Once it is set up you can find the IP-address. The password you set during creation of the instance is the root password. The default port for MySQL is 3306.
DB_HOST=<DB_HOST> # for example ''
DB_PWD=<DB_PWD> # for example 'secure_root_pwd'
Time to set up the connections to our database. To do this you'll need to go into the Connections menu. Under the Networking tab you'll need to add to the authorized networks, thereby allowing all incoming traffic from everywhere. (Feel free to restrict this to your outgoing IP address)
For security reasons, it is also recommended to configure your database to only accept SSL connections. You'll find the relevant setting in the Security tab. Select SSL Connections only in order to encrypt all traffic with your database.
Now Create Client Certificate and download all three files. Save the paths to these three files as follows.
SSL_CA=<SSL_CA> # for example /home/zen/Downloads/server-ca.pem
SSL_CERT=<SSL_CERT> # for example /home/zen/Downloads/client-cert.pem
SSL_KEY=<SSL_KEY> # for example /home/zen/Downloads/client-key.pem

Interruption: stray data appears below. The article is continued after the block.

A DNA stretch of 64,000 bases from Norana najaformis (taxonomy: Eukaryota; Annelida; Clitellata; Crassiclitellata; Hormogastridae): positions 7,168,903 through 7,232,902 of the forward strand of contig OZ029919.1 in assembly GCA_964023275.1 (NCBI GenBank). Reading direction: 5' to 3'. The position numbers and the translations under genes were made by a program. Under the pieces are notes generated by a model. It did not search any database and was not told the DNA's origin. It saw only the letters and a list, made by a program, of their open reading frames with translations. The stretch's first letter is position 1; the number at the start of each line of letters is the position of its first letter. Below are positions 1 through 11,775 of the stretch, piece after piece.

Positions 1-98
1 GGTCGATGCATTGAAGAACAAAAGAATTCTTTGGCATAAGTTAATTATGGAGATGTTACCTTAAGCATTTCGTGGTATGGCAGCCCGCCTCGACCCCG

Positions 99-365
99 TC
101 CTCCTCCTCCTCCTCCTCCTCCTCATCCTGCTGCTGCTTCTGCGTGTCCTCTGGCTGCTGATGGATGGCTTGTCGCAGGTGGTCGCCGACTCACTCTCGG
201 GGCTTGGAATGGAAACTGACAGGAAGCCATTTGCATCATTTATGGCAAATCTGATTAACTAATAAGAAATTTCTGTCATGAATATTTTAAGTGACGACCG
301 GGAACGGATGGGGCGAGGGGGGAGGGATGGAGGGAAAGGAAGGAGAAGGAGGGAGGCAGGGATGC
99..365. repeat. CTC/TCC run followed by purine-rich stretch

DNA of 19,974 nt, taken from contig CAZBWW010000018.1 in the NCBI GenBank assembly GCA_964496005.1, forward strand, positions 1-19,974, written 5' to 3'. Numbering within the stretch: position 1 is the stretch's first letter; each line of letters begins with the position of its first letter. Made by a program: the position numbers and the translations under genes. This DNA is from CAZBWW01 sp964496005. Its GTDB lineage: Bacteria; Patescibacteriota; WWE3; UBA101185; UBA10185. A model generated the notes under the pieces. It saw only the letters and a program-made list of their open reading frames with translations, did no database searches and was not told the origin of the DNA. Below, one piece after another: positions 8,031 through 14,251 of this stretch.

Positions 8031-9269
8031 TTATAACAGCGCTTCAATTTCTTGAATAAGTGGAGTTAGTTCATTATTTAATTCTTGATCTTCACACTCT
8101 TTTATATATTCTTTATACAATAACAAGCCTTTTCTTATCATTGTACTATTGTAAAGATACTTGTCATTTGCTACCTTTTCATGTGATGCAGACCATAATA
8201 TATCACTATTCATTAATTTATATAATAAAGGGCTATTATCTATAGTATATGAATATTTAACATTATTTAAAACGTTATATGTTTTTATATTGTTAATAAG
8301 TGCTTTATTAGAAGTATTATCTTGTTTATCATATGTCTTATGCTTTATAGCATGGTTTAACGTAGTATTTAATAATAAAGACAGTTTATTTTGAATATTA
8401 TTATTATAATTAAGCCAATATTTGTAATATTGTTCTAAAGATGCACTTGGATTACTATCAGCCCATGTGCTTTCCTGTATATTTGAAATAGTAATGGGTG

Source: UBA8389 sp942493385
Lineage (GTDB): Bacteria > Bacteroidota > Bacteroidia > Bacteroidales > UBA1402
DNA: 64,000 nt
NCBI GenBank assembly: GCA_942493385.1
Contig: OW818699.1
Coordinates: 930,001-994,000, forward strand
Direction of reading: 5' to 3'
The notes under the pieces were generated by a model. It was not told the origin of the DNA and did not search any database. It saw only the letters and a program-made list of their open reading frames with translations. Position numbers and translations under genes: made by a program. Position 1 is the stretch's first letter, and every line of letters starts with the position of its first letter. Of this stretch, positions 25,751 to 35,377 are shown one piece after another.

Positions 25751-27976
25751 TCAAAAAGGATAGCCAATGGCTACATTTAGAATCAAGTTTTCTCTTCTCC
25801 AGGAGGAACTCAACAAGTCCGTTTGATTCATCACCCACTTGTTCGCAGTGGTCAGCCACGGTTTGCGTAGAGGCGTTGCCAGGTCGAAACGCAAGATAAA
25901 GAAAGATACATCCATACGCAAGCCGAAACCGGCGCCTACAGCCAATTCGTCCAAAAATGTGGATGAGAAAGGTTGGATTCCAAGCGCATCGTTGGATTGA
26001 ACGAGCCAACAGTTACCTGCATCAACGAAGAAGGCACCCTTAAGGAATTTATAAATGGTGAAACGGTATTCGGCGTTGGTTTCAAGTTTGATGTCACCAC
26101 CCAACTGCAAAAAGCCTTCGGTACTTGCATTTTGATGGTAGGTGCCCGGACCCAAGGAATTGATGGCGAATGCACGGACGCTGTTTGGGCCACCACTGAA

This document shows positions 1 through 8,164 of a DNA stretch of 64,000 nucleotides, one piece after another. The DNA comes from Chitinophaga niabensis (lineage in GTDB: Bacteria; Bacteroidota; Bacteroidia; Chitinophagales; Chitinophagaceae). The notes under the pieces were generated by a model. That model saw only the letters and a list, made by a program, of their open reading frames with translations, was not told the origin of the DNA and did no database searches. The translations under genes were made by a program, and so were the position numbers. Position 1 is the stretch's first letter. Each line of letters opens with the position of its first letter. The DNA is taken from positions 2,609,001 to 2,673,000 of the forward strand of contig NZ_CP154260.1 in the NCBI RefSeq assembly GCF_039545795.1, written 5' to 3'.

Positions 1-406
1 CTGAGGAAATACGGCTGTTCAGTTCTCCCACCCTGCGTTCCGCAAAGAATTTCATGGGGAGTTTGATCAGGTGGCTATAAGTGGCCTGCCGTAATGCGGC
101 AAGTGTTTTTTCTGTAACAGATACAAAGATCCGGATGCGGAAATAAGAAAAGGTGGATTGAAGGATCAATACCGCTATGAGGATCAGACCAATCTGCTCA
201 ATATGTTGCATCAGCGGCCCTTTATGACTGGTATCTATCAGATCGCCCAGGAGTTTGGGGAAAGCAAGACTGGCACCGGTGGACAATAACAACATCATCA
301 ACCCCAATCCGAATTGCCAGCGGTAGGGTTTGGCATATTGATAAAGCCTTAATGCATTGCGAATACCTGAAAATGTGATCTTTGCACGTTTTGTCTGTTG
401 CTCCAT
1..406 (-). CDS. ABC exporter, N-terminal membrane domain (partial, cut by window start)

Note the @ sign in front of these three variables. The @ sign tells the secret manager that these are file paths to be loaded from.
Finally, head on over to the Databases submenu and create your database and save its name.
DB_NAME=<DB_NAME> # for example zenml_db
We have set some sensible defaults here, feel free to replace these with names of your own.
DB_NAME=zenml_metadata_store_db # make sure this contains no '-'
# Enable the sql api for database creation
gcloud services enable
# Create the db instance
gcloud sql instances create $DB_INSTANCE --tier=db-f1-micro \
--region=$GCP_LOCATION --authorized-networks
Make sure the instance is fully set up before continuing.
DB_HOST=$(gcloud sql instances describe $DB_INSTANCE --format='get(ipAddresses[0].ipAddress)')
gcloud sql users set-password root --host=% --instance $DB_INSTANCE --password $DB_PASSWORD
# Create Client certificate and download all three
gcloud sql instances patch $DB_INSTANCE --require-ssl
This might take some time to finish again.
gcloud sql ssl client-certs create $CERT_NAME $CLIENT_KEY_PATH \
--instance $DB_INSTANCE
gcloud sql ssl client-certs describe $CERT_NAME --instance=$DB_INSTANCE \
--format="value(cert)" > $CLIENT_CERT_PATH
gcloud sql instances describe $DB_INSTANCE \